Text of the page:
Tuesday, January 21, 2014

Bass Lake skiing

Leah skiing on Stormy Joe above Bass Lake.
With high pressure in the forecast, Leah, Blake, James and I headed in to Bass Lake for three days of camping and skiing.  The approach took us most of the first day, and we arrived at camp in the late afternoon tired, and with blistered feet.  After setting camp, we were able to squeeze in a beautiful sunset run just east of the lake.  Blake joined us at camp, and spent the evening regaling us with tales of dark and cold skiing in Alaska. With chalky snow, two fairly stable snow pits, and endless terrain right out the door from camp, we went to sleep well positioned for skiing the next day.
The view from the approach to Bass Lake.
Skinning to Chute de Bleu on the first day.  Photo: James Tricker.
Taking in the view.  Photo: James Tricker.
Sunset over St. Mary peak and the Heavenly Twins.
To our surprise, the second day dawned blustery and cloudy, so we had a relaxed morning at camp before heading straight for the striking Spurge couloir.  After sniffing out the entrance, were treated to chalky snow in the gut of the couloir, and everyone emerged at the bottom in good spirits.  Next up was the vast east face of Bass peak.  We climbed to the saddle between the North and South summits, and skied endless rolling terrain down to the drainage, navigating the complex cliff bands at the bottom. If only there had been powder.  From there, James headed back to camp, and Leah, Blake and I spent the remaining daylight bowl bouncing, skiing the second bowl of the Bass bowl bounce tour and Ben&Al's groove tube, as well as a second lap in the Spurge for Blake.  Back at camp, we spent an enjoyable evening of eating and drinking, swapping stories, and retiring early for a full night of sleep.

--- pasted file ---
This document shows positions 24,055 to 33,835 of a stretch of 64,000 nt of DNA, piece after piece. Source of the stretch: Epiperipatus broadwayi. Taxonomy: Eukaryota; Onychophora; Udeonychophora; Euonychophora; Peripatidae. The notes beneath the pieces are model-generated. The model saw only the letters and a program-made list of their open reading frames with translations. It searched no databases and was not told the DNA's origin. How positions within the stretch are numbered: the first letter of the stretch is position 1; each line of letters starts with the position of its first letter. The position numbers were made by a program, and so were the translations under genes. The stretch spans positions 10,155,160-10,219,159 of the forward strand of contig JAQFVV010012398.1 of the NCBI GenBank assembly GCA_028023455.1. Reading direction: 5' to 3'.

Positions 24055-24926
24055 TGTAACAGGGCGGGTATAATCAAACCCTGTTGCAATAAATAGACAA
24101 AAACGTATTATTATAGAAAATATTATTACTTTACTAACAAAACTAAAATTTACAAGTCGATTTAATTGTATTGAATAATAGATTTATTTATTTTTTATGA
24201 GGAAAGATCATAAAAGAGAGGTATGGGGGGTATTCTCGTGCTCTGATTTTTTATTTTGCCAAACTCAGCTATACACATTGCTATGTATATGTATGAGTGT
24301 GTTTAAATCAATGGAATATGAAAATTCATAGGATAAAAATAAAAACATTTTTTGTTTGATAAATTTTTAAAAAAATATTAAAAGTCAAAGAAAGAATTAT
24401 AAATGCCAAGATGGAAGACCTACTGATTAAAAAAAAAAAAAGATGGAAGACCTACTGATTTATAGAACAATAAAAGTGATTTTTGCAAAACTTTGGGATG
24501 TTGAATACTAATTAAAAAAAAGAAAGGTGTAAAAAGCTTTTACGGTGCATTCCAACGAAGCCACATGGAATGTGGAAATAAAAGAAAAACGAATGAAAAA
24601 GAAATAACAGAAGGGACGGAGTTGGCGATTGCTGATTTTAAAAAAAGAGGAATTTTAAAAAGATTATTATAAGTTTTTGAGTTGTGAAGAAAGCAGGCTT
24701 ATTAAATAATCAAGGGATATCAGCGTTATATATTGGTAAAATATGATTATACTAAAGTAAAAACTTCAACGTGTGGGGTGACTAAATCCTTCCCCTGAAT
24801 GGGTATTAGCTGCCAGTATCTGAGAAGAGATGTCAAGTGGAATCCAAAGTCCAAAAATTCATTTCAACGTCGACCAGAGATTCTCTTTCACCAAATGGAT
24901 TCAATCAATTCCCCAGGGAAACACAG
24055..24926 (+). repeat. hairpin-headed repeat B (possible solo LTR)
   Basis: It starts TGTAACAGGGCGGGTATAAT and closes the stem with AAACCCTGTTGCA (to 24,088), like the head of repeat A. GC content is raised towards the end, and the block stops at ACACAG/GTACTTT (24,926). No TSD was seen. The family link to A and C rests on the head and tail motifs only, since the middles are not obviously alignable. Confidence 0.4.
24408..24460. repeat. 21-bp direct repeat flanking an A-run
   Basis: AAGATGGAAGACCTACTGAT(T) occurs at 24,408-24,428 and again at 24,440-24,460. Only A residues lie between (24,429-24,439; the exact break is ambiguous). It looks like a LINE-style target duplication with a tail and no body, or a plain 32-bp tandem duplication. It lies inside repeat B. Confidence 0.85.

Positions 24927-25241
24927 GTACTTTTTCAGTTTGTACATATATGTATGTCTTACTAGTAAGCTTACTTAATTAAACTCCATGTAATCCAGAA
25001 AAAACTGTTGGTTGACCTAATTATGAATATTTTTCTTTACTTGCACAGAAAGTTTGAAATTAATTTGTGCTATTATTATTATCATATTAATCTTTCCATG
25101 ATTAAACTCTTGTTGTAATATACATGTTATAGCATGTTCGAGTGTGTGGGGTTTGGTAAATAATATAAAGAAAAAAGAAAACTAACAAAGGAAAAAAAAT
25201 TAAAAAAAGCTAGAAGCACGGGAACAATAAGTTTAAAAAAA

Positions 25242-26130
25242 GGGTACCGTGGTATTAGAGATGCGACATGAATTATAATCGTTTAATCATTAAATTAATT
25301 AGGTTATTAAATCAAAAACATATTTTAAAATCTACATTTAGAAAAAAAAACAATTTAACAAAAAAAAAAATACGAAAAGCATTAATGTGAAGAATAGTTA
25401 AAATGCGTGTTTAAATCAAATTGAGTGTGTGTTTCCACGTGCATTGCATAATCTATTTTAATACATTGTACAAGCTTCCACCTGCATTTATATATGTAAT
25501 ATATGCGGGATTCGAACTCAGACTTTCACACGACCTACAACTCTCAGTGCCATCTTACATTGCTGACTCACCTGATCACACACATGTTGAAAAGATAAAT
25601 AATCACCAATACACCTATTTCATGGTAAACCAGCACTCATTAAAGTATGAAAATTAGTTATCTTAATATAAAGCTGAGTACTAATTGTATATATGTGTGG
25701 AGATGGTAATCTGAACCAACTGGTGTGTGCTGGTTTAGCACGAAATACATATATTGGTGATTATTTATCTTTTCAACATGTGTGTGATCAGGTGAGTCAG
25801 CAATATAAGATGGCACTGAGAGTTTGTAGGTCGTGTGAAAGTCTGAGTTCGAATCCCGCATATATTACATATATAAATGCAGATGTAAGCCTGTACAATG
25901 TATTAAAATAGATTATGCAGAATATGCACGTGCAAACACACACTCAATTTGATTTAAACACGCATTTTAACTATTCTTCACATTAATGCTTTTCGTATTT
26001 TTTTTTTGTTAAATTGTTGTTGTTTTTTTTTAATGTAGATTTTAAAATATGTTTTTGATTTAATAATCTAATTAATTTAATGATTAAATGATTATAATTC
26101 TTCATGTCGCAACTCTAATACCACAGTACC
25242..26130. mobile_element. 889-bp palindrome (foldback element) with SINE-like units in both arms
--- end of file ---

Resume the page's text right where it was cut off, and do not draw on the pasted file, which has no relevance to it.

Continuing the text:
Blake sleeping at sunrise on his beloved bed of pine boughs.
Leah skiing the Spurge.  Photo: James Tricker.
Good times in camp.  Photo: James Tricker.
On the last day, Jeffrey arrived just as we were emerging from a cold but relaxed morning at camp. Blake headed out for another run in the Spurge, and the rest of us headed for the sun on the southwest face of Stormy Joe.  Fortunately, the strong sun had already began to work its magic on the snow, and the climb went quickly.  The skiing was superb - enjoyable and aesthetic with perfect corn in between patches of ice.

After bumping our packs about a mile down canyon, James and Blake skied out while Leah, Jeffrey, and I climbed one of the big avalanche paths on the south side of Big St. Joseph peak.  We hit our turn around time about 400 vertical feet below the top of the run, and reluctantly decided to call it a day.  The ensuing run was also superb, with good corn and interesting skiing.  The egress was a little sparky and icy, but we were at the car soon enough, reflecting on a wonderful weekend of perfect weather and good skiing with friends.

Frosty approach to Stormy Joe.  We skied the snow stripe just
looker's left of the prominent left buttress system.
Jeffrey skiing corn on Stormy Joe.
Hard at work on a steep track on St. Joseph peak.
Leah ripping on St. Joseph peak.
Brian trying to ski as well as Leah on St. Joseph peak.


  1. not sure how to post comments… do you have beta on route from Holland Lake to South Fork Flathead?

  2. So you can ski all the way to the car? I've been wondering. Thanks for posting.

  3. No Mason I don't. Jeff, you can ski out right now, kind of. There is continuous snow and ice, and the trail is passable, but even another inch of new snow would go along way toward making the ski out better. Right now you can definately get out if you take your skis off about 5 times for about 50 yards each time.

  4. Thanks Brian. Considering a ski/packraft trip this spring